MLB suspends Brandon Workman, but not David Price, after Red Sox-Rays plunkings

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MLB has suspended Red Sox right-hander Brandon Workman six games for throwing a pitch at Rays third baseman Evan Longoria on Friday.

Workman didn’t actually hit Longoria, as the pitch instead went behind him, but both teams had already been warned after David Price hit David Ortiz with a pitch earlier in the game. Workman claimed afterward that “the ball was slick and it slipped out of my hand.”

Also noteworthy: Price was not suspended for actually hitting Ortiz with a pitch, presumably because there had yet to be a warning issued. It’s also possible that MLB determined Price didn’t act on purpose, although Price’s comments afterward certainly suggested he had.

Workman is scheduled to start for the Red Sox tomorrow, so it would probably make sense for him to appeal the suspension, if only temporarily, so that he could pitch that game before sitting out.

Rockies acquire Zac Rosscup from Cubs

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The Rockies announced a minor swap of relief pitchers on Monday evening. The Cubs sent lefty Zac Rosscup to the Rockies in exchange for right-hander Matt Carasiti.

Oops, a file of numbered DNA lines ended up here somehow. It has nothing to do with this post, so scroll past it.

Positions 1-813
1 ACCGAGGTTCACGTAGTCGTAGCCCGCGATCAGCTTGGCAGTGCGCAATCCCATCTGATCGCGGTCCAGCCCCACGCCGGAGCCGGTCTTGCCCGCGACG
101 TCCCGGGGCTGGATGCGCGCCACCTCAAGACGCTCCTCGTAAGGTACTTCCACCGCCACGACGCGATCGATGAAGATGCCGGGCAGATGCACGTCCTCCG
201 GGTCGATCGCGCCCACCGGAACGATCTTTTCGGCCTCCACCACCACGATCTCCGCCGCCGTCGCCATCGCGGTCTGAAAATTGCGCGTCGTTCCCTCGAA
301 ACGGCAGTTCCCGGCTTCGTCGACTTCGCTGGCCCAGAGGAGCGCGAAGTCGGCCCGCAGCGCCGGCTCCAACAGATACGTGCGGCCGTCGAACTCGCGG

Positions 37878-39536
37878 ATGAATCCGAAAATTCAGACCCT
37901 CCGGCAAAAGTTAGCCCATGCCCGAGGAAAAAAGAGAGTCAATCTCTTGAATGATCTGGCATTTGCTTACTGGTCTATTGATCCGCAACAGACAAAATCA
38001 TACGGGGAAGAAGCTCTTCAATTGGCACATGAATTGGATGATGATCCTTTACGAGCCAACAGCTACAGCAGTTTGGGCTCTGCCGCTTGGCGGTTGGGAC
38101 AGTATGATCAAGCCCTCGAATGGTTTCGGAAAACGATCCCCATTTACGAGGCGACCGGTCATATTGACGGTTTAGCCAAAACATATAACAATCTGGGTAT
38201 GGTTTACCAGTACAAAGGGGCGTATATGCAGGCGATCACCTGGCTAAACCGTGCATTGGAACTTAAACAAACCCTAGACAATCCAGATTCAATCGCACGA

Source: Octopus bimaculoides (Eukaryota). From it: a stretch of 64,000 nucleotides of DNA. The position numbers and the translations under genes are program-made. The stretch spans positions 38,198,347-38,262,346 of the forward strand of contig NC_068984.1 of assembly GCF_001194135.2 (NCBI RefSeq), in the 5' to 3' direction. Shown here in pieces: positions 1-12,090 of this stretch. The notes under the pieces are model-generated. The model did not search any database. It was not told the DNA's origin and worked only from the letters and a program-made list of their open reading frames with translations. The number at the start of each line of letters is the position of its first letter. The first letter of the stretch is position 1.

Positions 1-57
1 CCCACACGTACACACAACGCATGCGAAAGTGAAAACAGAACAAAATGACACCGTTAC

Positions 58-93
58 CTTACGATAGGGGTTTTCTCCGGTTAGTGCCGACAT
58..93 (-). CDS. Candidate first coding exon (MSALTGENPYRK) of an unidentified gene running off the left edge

Rosscup, 29, was designated for assignment by the Cubs last Thursday. He spent only two-thirds of an inning in the majors this year and has a 5.32 career ERA across 47 1/3 innings. Rosscup has spent most of the season with Triple-A Iowa, posting a 2.60 ERA in 27 2/3 innings.

Carasiti, 25, spent 15 2/3 innings in the majors last year, putting up an ugly 9.19 ERA. With Triple-A Albuquerque this season, he compiled a 2.37 ERA and a 43/13 K/BB ratio in 30 1/3 innings.

U.S. Court of Appeals affirms ruling that the minor leagues are exempt from federal antitrust law

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The Associated Press reported that on Monday, the U.S. Court of Appeals for the 9th Circuit affirmed a district court ruling which holds that the minor leagues are exempt from federal antitrust law, just like the major leagues.

In 2015, four minor leaguers sued Major League Baseball, alleging that MLB violated antitrust laws with its hiring and employment policies. They accused MLB of “restrain[ing] horizontal competition between and among” franchises and “artificially and illegally depressing” the salaries of minor league players.

The U.S. Court of Appeals said the players failed to state an antitrust claim, as the Curt Flood Act of 1998 exempted Minor League Baseball explicitly from antitrust laws.

This case is separate from the Aaron Senne case in which Major League Baseball is accused of violating the Fair Labor Standards Act. That case was recertified as a class action lawsuit in March. In December, Major League Baseball established a political action committee (PAC), which came months after two members of Congress sought to change language in the FLSA so that minor league players could continue to be paid substandard wages.